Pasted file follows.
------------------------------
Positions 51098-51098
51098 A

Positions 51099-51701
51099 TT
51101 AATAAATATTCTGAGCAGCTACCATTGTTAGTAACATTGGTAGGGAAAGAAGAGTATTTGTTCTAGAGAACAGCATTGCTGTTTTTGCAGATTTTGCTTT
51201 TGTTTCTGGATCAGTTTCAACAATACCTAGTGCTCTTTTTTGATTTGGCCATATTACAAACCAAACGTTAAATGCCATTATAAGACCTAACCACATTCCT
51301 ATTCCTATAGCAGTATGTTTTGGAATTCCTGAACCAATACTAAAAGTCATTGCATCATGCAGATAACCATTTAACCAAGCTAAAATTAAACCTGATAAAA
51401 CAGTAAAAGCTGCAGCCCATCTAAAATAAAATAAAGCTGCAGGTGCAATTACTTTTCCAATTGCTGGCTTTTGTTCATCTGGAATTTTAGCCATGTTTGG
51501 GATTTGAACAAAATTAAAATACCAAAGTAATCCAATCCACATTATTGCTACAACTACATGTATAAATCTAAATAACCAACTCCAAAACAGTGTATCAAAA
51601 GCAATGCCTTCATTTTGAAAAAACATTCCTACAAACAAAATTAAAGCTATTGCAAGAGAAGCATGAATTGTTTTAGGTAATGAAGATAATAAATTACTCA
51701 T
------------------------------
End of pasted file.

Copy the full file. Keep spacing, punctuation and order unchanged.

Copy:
Positions 51098-51098
51098 A

Positions 51099-51701
51099 TT
51101 AATAAATATTCTGAGCAGCTACCATTGTTAGTAACATTGGTAGGGAAAGAAGAGTATTTGTTCTAGAGAACAGCATTGCTGTTTTTGCAGATTTTGCTTT
51201 TGTTTCTGGATCAGTTTCAACAATACCTAGTGCTCTTTTTTGATTTGGCCATATTACAAACCAAACGTTAAATGCCATTATAAGACCTAACCACATTCCT
51301 ATTCCTATAGCAGTATGTTTTGGAATTCCTGAACCAATACTAAAAGTCATTGCATCATGCAGATAACCATTTAACCAAGCTAAAATTAAACCTGATAAAA
51401 CAGTAAAAGCTGCAGCCCATCTAAAATAAAATAAAGCTGCAGGTGCAATTACTTTTCCAATTGCTGGCTTTTGTTCATCTGGAATTTTAGCCATGTTTGG
51501 GATTTGAACAAAATTAAAATACCAAAGTAATCCAATCCACATTATTGCTACAACTACATGTATAAATCTAAATAACCAACTCCAAAACAGTGTATCAAAA
51601 GCAATGCCTTCATTTTGAAAAAACATTCCTACAAACAAAATTAAAGCTATTGCAAGAGAAGCATGAATTGTTTTAGGTAATGAAGATAATAAATTACTCA
51701 T